Why does sugar dissolve better in hot water than in cold?
When you pour a sugar cube into your coffee, it dissolves quickly. But when the same sugar cube is poured into a cold drink, it takes a long stirring before it finally breaks down. This is because the dissolution of sugar in a solvent is an endothermic process, which requires heat. Water molecules are more agitated in a hot liquid than in cold water. As a result, they move faster, which leads to more frequent shocks with the sugar molecules. These will quickly disintegrate and disperse in the water, forming a homogeneous solution.
More sugar can be dissolved in hot water than in cold water
This is also true for most soluble solids, such as salt, which melts faster in a pot of boiling water (although this is much less obvious than with sugar). By the same process, hot water also helps the tea molecules to diffuse, making it faster to prepare than cold water. Note that the amount of sugar that we can dilute in water increases with the temperature. At 20°C, it is possible to dissolve 2 kg of sugar per litre of water, but it is possible to incorporate up to 4 kg of sugar per litre of water at 90°C.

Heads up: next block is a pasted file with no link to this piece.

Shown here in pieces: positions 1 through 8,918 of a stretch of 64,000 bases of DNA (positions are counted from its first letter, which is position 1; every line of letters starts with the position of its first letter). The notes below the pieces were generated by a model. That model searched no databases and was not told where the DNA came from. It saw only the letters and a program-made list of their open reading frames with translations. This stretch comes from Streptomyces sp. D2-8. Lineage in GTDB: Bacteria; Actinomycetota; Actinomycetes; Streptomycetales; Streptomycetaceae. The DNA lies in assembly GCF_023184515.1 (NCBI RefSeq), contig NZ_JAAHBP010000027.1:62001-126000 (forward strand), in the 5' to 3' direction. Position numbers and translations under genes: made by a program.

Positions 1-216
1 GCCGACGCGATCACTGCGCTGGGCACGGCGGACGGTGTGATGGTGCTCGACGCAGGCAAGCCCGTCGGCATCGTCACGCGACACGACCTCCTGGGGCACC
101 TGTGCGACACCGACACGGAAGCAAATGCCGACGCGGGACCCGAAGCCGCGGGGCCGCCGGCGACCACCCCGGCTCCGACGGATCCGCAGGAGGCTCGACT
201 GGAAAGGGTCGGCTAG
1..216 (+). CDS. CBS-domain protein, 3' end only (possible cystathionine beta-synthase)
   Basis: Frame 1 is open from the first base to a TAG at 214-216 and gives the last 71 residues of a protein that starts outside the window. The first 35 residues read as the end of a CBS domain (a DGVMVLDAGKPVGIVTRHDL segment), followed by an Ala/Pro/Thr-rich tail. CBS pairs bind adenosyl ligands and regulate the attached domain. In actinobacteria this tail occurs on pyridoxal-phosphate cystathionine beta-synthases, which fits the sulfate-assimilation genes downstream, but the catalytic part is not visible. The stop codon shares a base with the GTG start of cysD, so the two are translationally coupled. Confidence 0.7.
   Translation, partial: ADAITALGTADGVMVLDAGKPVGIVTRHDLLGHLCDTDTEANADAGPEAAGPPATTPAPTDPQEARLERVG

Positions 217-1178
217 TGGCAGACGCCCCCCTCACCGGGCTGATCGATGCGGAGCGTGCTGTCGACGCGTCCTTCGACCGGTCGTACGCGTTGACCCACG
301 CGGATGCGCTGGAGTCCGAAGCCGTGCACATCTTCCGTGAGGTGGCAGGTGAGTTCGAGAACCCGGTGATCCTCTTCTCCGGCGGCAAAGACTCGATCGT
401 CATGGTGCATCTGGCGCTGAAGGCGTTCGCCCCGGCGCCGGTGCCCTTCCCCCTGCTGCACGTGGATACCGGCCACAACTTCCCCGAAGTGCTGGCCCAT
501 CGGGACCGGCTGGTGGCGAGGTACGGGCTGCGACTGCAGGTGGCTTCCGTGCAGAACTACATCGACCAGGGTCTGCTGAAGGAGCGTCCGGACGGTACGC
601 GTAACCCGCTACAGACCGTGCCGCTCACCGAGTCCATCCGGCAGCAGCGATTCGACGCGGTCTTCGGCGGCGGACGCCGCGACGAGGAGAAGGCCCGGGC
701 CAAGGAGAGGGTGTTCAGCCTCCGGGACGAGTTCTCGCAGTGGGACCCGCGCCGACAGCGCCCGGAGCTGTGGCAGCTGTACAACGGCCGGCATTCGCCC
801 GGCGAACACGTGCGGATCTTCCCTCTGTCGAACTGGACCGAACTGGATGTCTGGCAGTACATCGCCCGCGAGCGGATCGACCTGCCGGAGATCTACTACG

Gases less soluble in hot water
Conversely, gases are less soluble in hot water than in cold water. The dissolution of gas in water is exothermic: the gas produces heat when it dissolves, increasing water molecules' agitation. As a result, the water molecules will collide with the gas molecules, then disintegrate and escape into the air. Because of this phenomenon, soft drinks should be kept in the fridge so that the maximum amount of CO2 remains inside. But this is also a problem for fish, which have less oxygen in the water when the ocean warms up.
These are simplified explanations because, in reality, many other phenomena come into play, such as the entropy of the liquid. There are also exceptions, such as calcium carbonate and calcium sulfate, whose solubility decreases with temperature.
What's Your Reaction?